First, we headed to see the Kiruna church since it was still light out. It was a beautiful church and all of the snow just made it even more beautiful.
Jake decided to have a little fun on the path. (I tried making the videos bigger but I can't figure it out. If you click on the YouTube icon on the bottom right hand corner of the video you can watch it on the YouTube page which is much better.)
Having a little fun on the playground. Sorry if you get dizzy watching this but try to notice the houses, snow and mountain in the background.
Walking to dinner was fun. We saw the Northern Lights again but they still weren't as clear as we had hoped they would be. There were so many cute houses in Kiruna. It was neat seeing all of the snow piled up on the side of the houses and in the backyards. Jake was fascinated by how much snow there was since backyards were completely full of snow. They had poles to mark the edges of things since the snow was so deep. The shovels they used to clear the snow were different than what I'm used to seeing. They were more like a scoop you would just push instead of a shovel that you would pick up and toss.
website of the inside.
The next morning, Monday, February 24th, was our 6th month anniversary of moving to Sweden. What a great day to go dog sledding and then spend the night at the Ice Hotel! We had breakfast at our hotel and then we went dog sledding. We were both really excited to try dog sledding. Jake wanted to find a tour where we could drive our own team but the one we found that was reasonable wasn't doing that tour on Monday and the others were way too expensive. Our guide, Stephanie, picked us up at the hotel at 9:50 am and then we picked up another couple before heading to see the dogs. We drove about 15 minutes outside of Kiruna to where Stephanie lives with her huskies. We changed into some awesome jumpsuits, hats and boots before meeting the dogs. It was a really warm day, about 40°F, and sunny so we weren't cold at all on the sled.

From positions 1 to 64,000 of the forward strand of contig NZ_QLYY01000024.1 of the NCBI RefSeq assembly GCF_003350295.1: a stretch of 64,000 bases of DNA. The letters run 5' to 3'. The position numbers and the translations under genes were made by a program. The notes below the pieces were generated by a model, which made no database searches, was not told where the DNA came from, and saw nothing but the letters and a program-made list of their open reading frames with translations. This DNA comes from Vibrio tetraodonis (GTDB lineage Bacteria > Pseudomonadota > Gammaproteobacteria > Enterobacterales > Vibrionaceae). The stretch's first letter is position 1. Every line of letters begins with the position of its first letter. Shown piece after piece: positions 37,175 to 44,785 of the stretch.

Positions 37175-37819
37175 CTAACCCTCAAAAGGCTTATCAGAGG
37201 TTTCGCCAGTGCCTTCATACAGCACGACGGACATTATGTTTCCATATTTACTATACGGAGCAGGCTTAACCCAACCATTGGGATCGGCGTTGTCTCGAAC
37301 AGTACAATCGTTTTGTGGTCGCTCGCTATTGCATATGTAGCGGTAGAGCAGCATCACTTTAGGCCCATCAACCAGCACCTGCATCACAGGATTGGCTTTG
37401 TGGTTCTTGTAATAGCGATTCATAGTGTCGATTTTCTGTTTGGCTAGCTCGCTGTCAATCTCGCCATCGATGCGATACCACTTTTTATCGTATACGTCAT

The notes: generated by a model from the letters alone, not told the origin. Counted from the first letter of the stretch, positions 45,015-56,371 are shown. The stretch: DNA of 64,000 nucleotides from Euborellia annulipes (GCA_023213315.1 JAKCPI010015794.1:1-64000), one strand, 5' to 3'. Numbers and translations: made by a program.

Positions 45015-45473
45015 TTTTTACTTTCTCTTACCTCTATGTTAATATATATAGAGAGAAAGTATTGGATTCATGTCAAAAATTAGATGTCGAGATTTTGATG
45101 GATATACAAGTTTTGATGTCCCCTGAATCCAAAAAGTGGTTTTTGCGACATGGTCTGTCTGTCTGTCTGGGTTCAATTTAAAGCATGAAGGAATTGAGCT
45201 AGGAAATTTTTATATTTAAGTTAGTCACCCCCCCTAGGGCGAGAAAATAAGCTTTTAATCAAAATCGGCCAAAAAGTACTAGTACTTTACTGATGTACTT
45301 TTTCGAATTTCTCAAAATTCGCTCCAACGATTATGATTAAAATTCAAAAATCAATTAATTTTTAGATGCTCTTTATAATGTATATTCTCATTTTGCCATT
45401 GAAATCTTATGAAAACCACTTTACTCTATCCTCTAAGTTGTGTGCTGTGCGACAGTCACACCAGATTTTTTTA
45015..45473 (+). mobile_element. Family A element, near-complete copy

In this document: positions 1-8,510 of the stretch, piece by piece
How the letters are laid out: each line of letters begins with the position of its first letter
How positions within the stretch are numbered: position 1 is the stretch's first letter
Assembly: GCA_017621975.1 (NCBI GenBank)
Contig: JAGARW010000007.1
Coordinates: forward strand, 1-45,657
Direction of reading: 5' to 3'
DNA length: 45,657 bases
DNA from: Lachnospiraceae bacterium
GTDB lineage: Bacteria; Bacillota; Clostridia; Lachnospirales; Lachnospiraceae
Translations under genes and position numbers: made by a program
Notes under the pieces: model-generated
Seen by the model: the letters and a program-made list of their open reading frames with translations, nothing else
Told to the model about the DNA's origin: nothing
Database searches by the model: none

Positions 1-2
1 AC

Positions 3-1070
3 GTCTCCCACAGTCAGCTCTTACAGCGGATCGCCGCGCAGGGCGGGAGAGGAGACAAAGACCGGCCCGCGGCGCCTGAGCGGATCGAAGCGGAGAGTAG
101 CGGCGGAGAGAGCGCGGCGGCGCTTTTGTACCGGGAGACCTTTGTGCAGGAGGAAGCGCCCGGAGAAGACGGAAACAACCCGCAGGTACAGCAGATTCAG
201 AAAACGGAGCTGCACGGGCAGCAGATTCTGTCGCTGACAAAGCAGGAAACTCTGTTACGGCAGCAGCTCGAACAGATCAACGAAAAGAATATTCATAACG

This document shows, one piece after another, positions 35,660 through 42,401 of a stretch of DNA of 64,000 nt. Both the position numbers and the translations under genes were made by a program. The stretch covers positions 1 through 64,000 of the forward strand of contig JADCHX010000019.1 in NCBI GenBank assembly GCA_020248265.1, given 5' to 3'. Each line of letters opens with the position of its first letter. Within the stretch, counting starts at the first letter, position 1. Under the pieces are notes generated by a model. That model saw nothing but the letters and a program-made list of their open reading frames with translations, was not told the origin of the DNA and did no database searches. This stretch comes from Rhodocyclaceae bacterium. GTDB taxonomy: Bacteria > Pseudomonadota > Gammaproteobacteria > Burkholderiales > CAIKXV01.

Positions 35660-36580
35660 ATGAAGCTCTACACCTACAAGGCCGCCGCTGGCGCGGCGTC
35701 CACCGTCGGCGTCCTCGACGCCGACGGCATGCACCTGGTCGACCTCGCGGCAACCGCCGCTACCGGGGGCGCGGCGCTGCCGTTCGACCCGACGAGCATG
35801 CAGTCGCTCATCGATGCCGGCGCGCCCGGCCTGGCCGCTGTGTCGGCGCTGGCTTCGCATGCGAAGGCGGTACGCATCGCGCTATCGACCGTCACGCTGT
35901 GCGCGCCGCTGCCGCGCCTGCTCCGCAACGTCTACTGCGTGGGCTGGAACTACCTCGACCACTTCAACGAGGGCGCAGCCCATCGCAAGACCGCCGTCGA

Here we are getting ready to go on our dog sled tour. Another team of dogs go by and towards the end you can see the kennels the dogs were in while they were waiting for us to get there.
About halfway through our tour we stopped to have coffee and cookies in a hut on a frozen lake. The dogs were excited for the break since they were pretty warm after running in warmer temperatures than what they are used to.
Here you can see the dogs are getting excited to run again. She had Jake stand on the back of the sled to hold down the break so they wouldn't take off without her :).
Headed back home.During the break we asked her lots of questions about how she started doing tours and questions about the dogs. She actually came to Kiruna as a tourist about 7 years ago and went on a dog sled tour and loved it so much she stayed. Now she runs her own dog sled tours. On our tour she was training one of the lead dogs. The white lead dog had been a copilot with another experienced lead dog but hadn't ever flown solo so this was his first solo trip. He did great on the way there but on the way back he got a little confused with right and left. He fixed it once after she slowed the sled down and repeated the directions but a second time he couldn't figure out that he needed to go right, so we eventually just went left. I guess most dogs are mature enough to be a lead dog around age 3 and they start getting too old when they are around 10 years old. Not every dog can be a lead dog. Some are better at just following the lead. She has 15 dogs total and seems to really enjoy what she does.
After the tour she took us back to Camp Ripan to get our things and then we rode back with her when she dropped off the other couple so we didn't have to walk as far back into town. We had lunch at Cafe Safari which was really good and then we walked around the town for a few more minutes before catching the bus to Jukkasjärvi, Sweden where we stayed at the Ice Hotel! You'll have to come back for that post . . .